To make a cut like that consistently is a matter of thousandths of an inch. Once again, Desmond King comes through with a great technique utilizing a lamp shining horizontally against the saw. I just have to say thank you to King for a simple and elegant solution that I never would have learned short of studying in Japan. The low angle of the light exaggerates the thickness of the remaining material by a factor of at least 10x.  It also allows you a visual reference for holding the saw exactly horizontal in the cut. You want to use your thinnest kerf saw for this. I use a Nakaya Eaks 210mm kumiko saw from

Asanoha key

Once you’re working on the key its just a matter of spending the time to make all of these little pieces. One thing that Odate does not mention is trimming down the 60 degree nose at 90 degrees a pass or two thicker than the kerf of the saw that you used to cut the hinge pieces. If you don’t, as I found out, the sharp angle will cut through the hinge when you try to insert it. I’d rather have a tiny gap at the tip than a gap at the sides.


After the first leaf on the left was done and I settled into my technique my fits improved considerably and I went back and junked a couple of pieces with bad fits. My fingers ached from holding the block plane and the sharp little pieces in the angle jig, but I got it done.

Stay tuned for part two where I mortice the frame and cut the totally awesome mitered boxed mortise and tenon joint!

Old School Spindle Steady


I whipped this up one day when I was out of cash and tired of poor results end drilling spindle work by eye with a cordless drill. Thankfully like most woodworkers, I’m swimming in small hardwood scrap. The wheels for this spindle steady are made from cherry with ironwood bearings pressed in. I didn’t have bolts lying around to secure the wheel arms to the frame, but I’m quite familiar with fitting a wedge. The wheel arms are adjusted the same way as a wooden hand plane, light taps with a hammer. If your wedges are not mated quite perfectly to the frame the vibration of the lathe will work them loose. In practice they must be set quite tight or you risk a sloppy hole.

Of course, hardwood wheels do tend to compress the wood grain of the spindle, but its not a problem if you do your end drilling after roughing down to a cylinder. Then its a simple matter to locate the tailstock center on the hole you drill and go to town turning down your spindle.

This spindle steady is definitely noisier than a commercial one  with ball bearings and neoprene wheels, but I’m about getting shit done with the stuff I have and not waiting for the nth tool to do better work. Oil your bearings!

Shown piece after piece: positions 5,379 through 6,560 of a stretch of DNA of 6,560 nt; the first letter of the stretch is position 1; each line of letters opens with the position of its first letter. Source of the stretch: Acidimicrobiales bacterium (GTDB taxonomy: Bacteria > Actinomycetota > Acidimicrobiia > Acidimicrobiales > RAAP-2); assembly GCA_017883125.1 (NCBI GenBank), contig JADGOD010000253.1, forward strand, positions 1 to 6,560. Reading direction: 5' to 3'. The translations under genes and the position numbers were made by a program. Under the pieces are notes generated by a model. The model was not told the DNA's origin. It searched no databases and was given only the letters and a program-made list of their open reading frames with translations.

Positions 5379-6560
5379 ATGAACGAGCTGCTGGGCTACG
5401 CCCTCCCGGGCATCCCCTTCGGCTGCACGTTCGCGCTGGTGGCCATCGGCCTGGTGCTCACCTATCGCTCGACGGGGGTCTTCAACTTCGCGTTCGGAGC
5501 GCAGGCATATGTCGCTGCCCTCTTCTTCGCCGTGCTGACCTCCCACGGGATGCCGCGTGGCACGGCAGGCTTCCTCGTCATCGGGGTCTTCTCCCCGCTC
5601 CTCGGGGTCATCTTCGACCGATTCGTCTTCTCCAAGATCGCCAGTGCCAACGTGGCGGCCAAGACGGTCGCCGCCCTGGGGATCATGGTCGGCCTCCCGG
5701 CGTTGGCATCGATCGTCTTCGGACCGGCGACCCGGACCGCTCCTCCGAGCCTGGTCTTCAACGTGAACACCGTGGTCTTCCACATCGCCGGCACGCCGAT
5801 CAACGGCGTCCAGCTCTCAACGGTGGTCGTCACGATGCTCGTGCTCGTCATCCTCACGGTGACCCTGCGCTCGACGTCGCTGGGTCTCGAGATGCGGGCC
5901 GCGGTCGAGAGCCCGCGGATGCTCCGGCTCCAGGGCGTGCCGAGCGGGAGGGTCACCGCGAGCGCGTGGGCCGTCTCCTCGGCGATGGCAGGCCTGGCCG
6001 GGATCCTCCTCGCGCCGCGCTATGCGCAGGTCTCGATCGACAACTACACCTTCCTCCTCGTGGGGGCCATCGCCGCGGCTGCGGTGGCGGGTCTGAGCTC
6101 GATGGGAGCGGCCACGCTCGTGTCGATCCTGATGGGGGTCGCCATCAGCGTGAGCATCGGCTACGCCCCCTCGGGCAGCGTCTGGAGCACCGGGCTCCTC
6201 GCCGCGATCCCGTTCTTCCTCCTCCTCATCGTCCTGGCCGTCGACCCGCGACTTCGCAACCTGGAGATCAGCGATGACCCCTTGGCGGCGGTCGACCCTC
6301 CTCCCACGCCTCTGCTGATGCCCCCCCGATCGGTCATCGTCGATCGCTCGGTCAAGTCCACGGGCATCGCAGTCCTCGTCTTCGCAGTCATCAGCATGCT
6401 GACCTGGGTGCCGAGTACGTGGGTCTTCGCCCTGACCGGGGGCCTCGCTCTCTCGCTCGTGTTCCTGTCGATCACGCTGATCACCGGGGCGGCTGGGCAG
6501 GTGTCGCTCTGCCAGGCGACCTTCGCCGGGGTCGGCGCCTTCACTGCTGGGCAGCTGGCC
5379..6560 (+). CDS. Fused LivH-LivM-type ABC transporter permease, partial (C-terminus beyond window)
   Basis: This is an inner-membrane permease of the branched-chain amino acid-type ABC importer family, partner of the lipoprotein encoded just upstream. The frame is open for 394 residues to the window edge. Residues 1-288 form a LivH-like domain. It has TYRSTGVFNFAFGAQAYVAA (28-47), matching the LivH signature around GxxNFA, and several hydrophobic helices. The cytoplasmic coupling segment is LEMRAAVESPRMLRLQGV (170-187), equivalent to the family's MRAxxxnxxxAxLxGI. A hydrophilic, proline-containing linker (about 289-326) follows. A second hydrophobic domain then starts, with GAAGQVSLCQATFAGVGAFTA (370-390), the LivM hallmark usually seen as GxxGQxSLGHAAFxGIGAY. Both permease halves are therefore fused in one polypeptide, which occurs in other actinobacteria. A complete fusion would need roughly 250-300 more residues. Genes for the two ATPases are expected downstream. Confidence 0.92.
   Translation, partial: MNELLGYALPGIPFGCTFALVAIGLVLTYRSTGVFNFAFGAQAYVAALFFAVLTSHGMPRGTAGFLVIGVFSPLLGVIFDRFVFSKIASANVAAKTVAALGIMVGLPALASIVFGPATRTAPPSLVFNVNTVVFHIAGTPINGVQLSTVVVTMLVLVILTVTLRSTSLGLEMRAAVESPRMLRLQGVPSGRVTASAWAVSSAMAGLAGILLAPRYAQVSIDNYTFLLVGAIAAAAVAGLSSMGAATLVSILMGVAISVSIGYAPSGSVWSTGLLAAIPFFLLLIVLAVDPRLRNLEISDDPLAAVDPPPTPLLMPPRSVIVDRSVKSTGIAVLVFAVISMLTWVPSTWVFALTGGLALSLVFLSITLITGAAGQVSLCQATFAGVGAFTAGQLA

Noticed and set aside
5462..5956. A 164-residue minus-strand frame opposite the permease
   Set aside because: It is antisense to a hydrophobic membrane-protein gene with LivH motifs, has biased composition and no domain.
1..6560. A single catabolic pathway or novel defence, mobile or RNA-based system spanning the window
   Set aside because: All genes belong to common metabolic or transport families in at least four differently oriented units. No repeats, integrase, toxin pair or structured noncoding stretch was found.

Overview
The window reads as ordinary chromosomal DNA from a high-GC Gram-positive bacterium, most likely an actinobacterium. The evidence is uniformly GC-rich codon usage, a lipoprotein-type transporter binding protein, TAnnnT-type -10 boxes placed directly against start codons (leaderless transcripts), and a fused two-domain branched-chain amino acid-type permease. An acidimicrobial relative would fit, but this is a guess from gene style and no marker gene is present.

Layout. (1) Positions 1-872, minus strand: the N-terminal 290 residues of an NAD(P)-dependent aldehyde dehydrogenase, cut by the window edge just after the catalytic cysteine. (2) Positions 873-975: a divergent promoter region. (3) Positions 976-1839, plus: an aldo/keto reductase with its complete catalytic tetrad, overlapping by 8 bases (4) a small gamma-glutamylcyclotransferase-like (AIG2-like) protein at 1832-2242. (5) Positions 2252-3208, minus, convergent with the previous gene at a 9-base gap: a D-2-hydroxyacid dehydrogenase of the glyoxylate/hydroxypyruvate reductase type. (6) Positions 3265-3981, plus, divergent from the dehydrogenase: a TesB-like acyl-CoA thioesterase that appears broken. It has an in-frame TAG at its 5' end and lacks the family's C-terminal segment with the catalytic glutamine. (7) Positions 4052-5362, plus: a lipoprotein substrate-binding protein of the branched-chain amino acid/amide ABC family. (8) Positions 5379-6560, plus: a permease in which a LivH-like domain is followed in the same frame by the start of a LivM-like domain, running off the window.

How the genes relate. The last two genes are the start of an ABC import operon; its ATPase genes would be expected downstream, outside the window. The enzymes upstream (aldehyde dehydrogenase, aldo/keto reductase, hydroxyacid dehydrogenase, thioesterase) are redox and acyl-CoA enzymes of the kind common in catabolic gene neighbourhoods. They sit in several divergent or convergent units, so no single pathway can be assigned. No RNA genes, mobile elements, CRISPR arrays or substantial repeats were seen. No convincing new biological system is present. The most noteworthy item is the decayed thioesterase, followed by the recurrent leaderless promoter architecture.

The balancing act of a Graceful Flyer


I decided to make a new flyer and bobbin for my spinning wheel. The old one worked really nicely at lower ratios and for fatter yarns. At the moment, I’m spinning really thin cotton on a takli spindle and using the wheel to ply it for loom warp. I could literally hear the arms of the flyer meet the resistance of the air as it spun, and not in a good way. It sounded like a squirrel cage fan, and I knew that I was treadling with more effort than necessary.

In addition, I modified my flyer balancing jig to make it more sensitive. The difference between a carefully balanced flyer and an eccentric one can be immediately appreciated at higher speeds. To balance the flyer, it is placed on the jig with various orientations of the arms and allowed to roll. The heavy arm will want to drop and you remove material with a file or scraper from the heavy arm until the flyer doesn’t want to roll any particular direction regardless of the orientation of the arms. You can see in the above photo how one arm is about two thirds the thickness of the other, due to the differing densities of the wood. It would seem to pay in time spent balancing to start with a flyer blank of even grained wood.

Here is the old flyer side by side for comparison.


I smoothed and rounded everything much more. It ended up looking a lot more like the flyers found on antique flax wheels, which are about half again as fine as the one on the left. In addition I made the orifice smaller at 1/4″ and spent a good deal more time polishing the bend at the inside of the orifice to the eye.

What else can I say? Oh, it holds a bit less yarn on the bobbin than the former flyer/bobbin, but seeing as I’m spinning such fine yarn I’m hard pressed to fill a bobbin anyway. Now I can spin singles for knitting yarn on the fine flyer and ply it on the large flyer. Happy spinning!